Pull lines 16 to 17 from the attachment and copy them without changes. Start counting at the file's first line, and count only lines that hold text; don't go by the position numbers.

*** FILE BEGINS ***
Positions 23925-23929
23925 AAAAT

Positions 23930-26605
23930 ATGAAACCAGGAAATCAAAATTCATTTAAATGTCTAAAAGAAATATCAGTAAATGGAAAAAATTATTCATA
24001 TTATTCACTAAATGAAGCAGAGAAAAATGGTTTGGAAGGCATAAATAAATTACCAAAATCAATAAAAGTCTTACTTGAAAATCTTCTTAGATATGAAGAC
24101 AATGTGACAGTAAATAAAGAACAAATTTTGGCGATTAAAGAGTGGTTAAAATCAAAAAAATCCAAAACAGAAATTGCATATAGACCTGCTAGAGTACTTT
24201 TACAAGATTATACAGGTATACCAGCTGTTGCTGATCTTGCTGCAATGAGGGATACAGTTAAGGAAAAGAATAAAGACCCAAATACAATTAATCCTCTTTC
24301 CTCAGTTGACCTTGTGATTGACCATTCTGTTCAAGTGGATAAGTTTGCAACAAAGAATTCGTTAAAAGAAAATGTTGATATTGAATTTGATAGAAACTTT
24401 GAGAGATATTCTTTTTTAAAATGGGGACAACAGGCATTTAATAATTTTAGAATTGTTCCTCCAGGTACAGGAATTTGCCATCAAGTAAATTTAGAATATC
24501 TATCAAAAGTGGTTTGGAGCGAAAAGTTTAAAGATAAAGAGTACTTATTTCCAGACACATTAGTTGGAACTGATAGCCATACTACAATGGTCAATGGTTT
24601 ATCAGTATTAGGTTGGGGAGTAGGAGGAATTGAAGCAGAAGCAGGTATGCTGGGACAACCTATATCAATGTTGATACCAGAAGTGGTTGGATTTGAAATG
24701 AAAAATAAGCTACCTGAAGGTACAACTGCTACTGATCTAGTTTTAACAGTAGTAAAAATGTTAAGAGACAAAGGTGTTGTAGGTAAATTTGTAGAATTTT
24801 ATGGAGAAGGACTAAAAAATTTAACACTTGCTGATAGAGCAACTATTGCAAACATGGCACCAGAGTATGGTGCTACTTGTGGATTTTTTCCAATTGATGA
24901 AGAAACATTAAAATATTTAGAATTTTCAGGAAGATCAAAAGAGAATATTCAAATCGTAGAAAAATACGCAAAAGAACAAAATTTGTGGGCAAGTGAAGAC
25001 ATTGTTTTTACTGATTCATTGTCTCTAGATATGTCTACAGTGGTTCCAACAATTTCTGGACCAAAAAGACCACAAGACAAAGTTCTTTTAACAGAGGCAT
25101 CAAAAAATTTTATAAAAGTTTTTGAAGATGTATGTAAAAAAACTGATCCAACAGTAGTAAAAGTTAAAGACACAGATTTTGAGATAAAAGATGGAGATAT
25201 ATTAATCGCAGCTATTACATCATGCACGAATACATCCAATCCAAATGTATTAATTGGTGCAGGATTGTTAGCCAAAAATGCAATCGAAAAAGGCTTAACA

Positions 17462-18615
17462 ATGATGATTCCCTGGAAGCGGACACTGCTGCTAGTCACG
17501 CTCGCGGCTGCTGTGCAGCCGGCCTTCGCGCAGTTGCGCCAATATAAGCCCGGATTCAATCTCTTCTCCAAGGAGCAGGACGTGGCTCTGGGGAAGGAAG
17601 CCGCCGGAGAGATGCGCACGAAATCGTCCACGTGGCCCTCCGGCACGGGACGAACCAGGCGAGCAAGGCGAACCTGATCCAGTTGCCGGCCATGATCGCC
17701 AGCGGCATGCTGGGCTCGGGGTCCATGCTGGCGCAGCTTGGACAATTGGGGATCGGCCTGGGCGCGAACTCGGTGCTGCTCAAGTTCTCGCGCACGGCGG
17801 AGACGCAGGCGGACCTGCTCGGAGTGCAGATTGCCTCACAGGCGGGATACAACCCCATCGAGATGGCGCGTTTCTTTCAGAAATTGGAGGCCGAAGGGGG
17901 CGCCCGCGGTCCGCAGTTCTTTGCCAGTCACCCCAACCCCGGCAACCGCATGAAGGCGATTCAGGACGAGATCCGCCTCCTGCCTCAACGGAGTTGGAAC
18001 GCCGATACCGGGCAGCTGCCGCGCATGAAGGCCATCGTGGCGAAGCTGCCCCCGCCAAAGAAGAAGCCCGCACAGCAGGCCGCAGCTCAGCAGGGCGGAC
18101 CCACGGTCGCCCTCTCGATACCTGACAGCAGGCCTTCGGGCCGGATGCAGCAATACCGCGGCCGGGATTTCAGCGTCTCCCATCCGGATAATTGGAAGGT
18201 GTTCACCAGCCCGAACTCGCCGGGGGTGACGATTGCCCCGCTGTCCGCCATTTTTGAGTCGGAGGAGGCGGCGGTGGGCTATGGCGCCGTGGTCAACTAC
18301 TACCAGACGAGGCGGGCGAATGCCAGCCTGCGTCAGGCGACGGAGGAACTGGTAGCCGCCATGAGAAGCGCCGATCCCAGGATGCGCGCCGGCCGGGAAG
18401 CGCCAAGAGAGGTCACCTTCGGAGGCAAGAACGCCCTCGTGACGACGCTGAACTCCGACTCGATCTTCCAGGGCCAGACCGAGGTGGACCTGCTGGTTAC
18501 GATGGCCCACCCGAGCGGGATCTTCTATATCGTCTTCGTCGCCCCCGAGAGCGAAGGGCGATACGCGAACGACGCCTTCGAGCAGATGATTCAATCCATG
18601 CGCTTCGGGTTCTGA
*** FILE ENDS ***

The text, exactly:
25101 CAAAAAATTTTATAAAAGTTTTTGAAGATGTATGTAAAAAAACTGATCCAACAGTAGTAAAAGTTAAAGACACAGATTTTGAGATAAAAGATGGAGATAT
25201 ATTAATCGCAGCTATTACATCATGCACGAATACATCCAATCCAAATGTATTAATTGGTGCAGGATTGTTAGCCAAAAATGCAATCGAAAAAGGCTTAACA